Scotland has many treasures crammed into its compact territory – big skies, lonely landscapes, spectacular wildlife, superb seafood and hospitable, down-to-earth people.Scotland harbours some of the largest areas of wilderness left in Western Europe, a wildlife haven where you can see golden eagles soar above the lochs and mountains of the northern Highlands
Things to know before visit Scotland
In Scotland the weather is generally cool and wet. The warmest months are June, July and August with temperatures touching 15°C. March, April and May witness Spring with comfortable temperatures- ranging between 7°C to 13 °C. The main winter months are December, January and February with temperatures dipping to about 5°C. The peaks of the Highlands get snowfall too.
The capital city of Scotland since 15th century, Edinburgh has a lot to do and offer. Located on top of extinct volcanoes and overlooking the sea, this city gives the look and feel of Old Scotland with charming cobbled stone streets, the medieval Old Town and beautiful Georgian architecture. From visiting historical sites like the famous castle and Holyrood Palace, framing the Royal Mile in the Old town to attending the festivals in the town including the Fringe, the world’s largest international arts festival, Edinburgh is a great place to begin your Scottish journey.
Ancient town of Scotland, Glasgow dates back to pre historic era. Started as a port city on the River Clyde in the country's western Lowlands, it is popular for Victorian and art Nouveau architecture that showcases the city’s prosperity in the 18th-20th century. Today, the city is a cultural center with institutions like Scottish Ballet and National Theatre of Scotland, Scottish Opera and renowned museums and galleries. A must see in the city are the the Glasgow Cathedral and the old Antonine Wall.
A sprawling, deep, freshwater loch in the Highlands that extends from Loch Dochfour to Fort Augustus. It is a 37 kilometer long loch with monster stories surrounding it. Most visitors come to the lake to see the most elusive and beloved monster, Nessie, the lady of the lake. You can spend time visiting quaint villages around the lake or stroll along the lake and soak in the natural beauty in its most pristine form.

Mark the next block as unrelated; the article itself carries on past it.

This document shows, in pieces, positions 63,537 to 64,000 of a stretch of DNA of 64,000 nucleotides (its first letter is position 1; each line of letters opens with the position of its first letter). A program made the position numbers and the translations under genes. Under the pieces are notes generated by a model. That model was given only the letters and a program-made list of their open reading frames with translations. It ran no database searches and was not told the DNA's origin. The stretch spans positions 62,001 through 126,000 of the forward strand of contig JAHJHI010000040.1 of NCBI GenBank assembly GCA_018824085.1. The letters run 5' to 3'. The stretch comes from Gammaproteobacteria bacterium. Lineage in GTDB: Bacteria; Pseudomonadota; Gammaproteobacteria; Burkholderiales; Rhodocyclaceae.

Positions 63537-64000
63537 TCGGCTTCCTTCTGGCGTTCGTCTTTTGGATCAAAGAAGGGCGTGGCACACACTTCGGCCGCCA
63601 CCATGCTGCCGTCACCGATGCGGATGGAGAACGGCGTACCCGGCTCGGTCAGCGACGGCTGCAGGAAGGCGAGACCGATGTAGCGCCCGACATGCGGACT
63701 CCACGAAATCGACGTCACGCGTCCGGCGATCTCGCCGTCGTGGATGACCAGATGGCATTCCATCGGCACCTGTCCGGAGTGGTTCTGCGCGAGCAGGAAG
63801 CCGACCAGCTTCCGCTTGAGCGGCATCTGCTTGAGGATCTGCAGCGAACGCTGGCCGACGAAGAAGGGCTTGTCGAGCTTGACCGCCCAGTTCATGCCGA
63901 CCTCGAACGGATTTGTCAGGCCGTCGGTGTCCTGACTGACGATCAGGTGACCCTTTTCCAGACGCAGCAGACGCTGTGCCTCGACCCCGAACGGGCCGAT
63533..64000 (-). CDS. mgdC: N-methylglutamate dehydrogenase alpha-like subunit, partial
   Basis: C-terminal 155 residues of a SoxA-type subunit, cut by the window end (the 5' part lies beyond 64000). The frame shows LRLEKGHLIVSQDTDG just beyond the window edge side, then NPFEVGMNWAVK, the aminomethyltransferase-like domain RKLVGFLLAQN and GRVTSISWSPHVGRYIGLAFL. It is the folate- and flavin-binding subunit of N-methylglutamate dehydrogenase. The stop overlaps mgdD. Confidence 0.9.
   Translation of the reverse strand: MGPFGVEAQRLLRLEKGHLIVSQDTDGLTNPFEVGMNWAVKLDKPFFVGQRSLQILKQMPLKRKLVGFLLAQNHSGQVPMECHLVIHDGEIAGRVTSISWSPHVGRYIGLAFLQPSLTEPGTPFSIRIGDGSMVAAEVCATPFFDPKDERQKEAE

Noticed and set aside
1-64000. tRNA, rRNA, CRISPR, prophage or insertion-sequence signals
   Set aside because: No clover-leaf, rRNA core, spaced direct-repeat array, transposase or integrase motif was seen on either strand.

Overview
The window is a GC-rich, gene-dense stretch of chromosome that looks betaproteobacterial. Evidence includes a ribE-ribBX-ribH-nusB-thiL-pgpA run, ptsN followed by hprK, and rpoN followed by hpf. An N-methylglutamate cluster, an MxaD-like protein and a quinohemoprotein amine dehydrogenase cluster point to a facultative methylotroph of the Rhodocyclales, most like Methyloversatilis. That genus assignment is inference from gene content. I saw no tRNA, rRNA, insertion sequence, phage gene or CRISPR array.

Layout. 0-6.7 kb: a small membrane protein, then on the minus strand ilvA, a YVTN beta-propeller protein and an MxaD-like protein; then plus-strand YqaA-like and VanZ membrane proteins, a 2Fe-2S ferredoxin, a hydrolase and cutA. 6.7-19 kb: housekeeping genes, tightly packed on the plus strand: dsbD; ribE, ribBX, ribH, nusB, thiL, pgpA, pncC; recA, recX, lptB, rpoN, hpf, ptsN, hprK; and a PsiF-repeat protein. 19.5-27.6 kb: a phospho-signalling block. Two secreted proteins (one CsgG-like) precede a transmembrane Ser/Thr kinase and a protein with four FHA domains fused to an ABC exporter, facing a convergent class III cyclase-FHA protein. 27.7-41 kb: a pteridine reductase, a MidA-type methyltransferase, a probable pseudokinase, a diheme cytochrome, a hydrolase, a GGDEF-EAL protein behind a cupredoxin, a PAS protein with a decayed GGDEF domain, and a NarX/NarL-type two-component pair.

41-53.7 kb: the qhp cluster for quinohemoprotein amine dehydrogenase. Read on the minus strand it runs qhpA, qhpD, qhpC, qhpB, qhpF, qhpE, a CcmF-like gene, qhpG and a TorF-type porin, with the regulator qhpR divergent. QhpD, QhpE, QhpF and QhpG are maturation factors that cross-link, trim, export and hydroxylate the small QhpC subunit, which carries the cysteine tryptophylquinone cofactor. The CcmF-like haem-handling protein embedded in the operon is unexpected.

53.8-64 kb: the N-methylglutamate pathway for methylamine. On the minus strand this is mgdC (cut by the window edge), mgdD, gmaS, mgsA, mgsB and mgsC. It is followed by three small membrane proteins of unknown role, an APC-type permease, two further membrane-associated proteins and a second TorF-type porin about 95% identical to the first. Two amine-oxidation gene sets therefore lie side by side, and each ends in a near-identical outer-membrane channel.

An archipelago off Scotland’s west coast, Hebrides is known for Scottish Gaelic literature. In this place, George Orwell wrote 1984. With more than 50 island making up the Inner and Outer Hebrides, you will be spoilt for choice in terms of beaches to frolic around.Great place to go on hikes and to watch wildlife, Hebrides is meant for outdoor enthusiasts. With at least 200 species of birds and plenty of wildlife, this place is a haven for nature lovers. Some of the popular islands here include; Jura, Mull, Raasay, Isle of Skye and Iona.
One of the best valleys in Scotland, Glencoe is a picture postcard destination with green pastures, overcast skies and flowers blooming in the wild. Nestled amongst hills and the pyramid-like Buachaille Etive Mor, this beautiful U-shaped valley is a haven for hikers and rock climbers. It is also a popular ski destination. While traversing through the valley definitely stop by the the monument commemorating the 1692 Massacre when the Argylls attacked the MacDonalds and the Glencoe Folk Museum showcasing local heritage.
Travel Advisory:For the latest information and advice on safety and entry requirements please consult your travel agent well in advance of your departure and visit the following government website:
Department of Foreign affairs and trade www.dfat.gov.au
Smart Traveler website www.smartraveler.gov.au
Electricity: While traveling to Scotland it is advisable to carry an international power plug adapter with multiple plug configurations. The standard voltage is at 220- 240V. The standard sockets are three-pronged ones.